Each year, the Oscars recognize A-list talent we regularly see on screen, on the red carpet, and in tabloids. But the Academy Awards also reward those who work behind the scenes: the writers, editors, costume designers, and others who help create trophy-worthy movie magic. This Oscars season, we’ll be toasting those off-screen artists by delving into the hidden secrets that helped create the on-screen magic that we — and the Academy — fell in love with. For more access backstage during this Oscars season, click here for EW.com’s Oscars Behind the Scenes coverage.
Only one film has three acting Oscar nominations this year: Tate Taylor’s The Help. We asked the movie’s casting directors, Kerry Barden and Paul Schnee, to tell us how Best Actress nominee Viola Davis and Supporting Actress nominees Octavia Spencer and Jessica Chastain each landed their roles.
CASTING VIOLA DAVIS AS AIBILEEN
Davis was doing Fences on Broadway with Denzel Washington when she agreed to read for the role of Aibileen in New York. “She’s friends with True Blood‘s Nelsan Ellis, who plays the waiter at the diner in the movie. He and Tate had been friends for awhile, so Nelsan was instrumental in making an introduction,” Barden says. “I was thrilled when she came in, because I actually thought no way is she gonna come in while she’s doing a Broadway play. Almost everybody who is in the film came in and read. It was fun to see people like Bryce Dallas Howard, who was pretty well known at that point, come in and take her best shot at reading. It took on a really beautiful life because everybody wanted to be involved in the telling of this story.”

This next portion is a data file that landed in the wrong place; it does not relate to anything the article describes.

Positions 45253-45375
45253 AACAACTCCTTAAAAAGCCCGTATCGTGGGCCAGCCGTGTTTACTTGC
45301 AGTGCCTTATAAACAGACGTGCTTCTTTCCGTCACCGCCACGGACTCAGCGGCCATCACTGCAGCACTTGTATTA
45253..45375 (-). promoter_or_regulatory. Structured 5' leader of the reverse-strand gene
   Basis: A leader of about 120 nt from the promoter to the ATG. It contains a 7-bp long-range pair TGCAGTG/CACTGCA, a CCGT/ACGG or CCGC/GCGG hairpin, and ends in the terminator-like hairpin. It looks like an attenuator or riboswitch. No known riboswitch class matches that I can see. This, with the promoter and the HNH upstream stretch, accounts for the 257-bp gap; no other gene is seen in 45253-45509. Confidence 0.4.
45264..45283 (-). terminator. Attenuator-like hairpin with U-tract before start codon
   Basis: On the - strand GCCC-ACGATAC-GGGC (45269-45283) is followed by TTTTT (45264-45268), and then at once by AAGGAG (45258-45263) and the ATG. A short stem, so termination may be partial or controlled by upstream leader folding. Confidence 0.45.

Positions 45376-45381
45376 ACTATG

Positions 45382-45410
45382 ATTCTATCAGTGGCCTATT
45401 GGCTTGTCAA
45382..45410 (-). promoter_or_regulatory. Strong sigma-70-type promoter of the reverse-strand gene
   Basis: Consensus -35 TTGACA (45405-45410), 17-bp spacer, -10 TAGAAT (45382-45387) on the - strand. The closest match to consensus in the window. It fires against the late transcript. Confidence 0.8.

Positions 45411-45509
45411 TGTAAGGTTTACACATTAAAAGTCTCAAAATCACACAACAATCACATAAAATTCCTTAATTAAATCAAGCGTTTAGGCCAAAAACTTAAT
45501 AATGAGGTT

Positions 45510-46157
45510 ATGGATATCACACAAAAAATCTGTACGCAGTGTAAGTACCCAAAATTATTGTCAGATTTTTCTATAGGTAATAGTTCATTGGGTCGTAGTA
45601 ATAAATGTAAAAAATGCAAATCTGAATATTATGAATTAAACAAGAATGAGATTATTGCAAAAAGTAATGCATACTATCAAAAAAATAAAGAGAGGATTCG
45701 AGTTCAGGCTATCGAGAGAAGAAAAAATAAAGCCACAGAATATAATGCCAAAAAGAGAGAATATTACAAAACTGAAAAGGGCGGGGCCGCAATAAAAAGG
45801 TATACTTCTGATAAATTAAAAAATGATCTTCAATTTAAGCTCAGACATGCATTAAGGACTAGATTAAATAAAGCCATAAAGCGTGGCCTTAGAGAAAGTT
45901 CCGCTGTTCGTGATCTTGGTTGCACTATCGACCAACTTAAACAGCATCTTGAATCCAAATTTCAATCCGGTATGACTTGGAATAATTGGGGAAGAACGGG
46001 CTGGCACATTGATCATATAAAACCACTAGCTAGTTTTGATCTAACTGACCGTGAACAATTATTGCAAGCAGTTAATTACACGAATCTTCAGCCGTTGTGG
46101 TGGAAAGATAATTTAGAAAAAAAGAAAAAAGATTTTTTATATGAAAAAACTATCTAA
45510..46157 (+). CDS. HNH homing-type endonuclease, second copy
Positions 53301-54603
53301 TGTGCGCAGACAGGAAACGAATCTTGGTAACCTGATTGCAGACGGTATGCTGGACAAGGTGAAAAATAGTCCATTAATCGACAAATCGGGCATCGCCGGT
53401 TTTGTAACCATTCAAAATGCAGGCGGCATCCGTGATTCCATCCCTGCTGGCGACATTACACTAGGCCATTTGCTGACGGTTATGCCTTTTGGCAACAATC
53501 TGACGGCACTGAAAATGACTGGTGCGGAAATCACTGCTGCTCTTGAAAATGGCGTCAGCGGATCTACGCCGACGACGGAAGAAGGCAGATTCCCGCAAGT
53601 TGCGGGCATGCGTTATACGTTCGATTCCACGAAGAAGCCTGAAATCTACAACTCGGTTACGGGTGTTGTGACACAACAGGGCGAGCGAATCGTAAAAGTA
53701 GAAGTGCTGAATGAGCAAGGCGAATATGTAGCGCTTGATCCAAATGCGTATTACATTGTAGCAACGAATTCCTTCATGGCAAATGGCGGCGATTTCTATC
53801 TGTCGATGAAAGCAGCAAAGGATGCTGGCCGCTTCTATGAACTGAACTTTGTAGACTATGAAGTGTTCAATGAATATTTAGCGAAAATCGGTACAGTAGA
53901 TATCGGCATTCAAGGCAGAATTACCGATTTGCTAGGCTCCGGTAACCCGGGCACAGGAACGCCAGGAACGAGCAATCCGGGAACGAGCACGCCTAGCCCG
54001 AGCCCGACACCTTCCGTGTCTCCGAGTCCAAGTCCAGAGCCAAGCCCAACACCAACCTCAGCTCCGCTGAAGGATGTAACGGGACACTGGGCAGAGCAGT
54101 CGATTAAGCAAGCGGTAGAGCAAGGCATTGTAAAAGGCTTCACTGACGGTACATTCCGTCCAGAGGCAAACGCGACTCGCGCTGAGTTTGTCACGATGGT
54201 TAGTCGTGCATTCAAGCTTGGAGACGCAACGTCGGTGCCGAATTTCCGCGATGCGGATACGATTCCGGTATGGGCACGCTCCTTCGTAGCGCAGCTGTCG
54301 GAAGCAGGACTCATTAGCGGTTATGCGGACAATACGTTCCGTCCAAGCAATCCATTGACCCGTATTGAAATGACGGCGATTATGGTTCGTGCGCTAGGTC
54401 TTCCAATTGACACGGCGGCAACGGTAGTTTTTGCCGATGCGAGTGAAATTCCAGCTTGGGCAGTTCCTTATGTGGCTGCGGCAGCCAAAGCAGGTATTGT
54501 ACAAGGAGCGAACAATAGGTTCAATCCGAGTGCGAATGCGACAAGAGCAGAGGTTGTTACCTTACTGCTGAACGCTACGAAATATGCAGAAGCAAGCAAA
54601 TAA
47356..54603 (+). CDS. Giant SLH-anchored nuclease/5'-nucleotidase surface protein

Schnee says they knew Davis was the one the moment she read the scene in which Skeeter (Emma Stone) first talks to her about wanting to interview her and write something from the point of view of the maids. “It’s in the final film, too. Before she says anything, something happens to Viola’s face. You can see her wheels turning about. Is this a good idea? What’s great about what she does as an actress is what she does when she doesn’t say anything, processing the idea of giving these interviews before she even says yes or no. There was such beauty in everything so still she did. That’s what really draws you in,” Schnee says. “Everything you see in the final performance she brings naturally with her into an audition — that sense of dignity. She’s so subtle and precise, and able to convey so much without speaking, which is not always easy for a theater actress to do. They’re usually bigger on screen than they need to be. Once we saw it on tape, even in an artificial environment like an audition, it was like, ‘That’s it.’”
If Barden’s memory serves him, Davis also did the scene in which Aibileen reads Skeeter what she’s written. “It’s such a heavy scene because it’s actually against the law for them to even be meeting with each other and talking about this, and yet, she starts talking about her first job and how she told this little boy that she was black because she drank too much coffee and starts laughing in the middle of it. It’s just so delightful,” he says.
Davis and Taylor immediately hit it off in the room, Barden remembers. “So he started playing around with her and they worked together on the scenes several times. After that, even though we continued to see other actresses, we hoped we’d be able to get her.”
Next: Octavia Spencer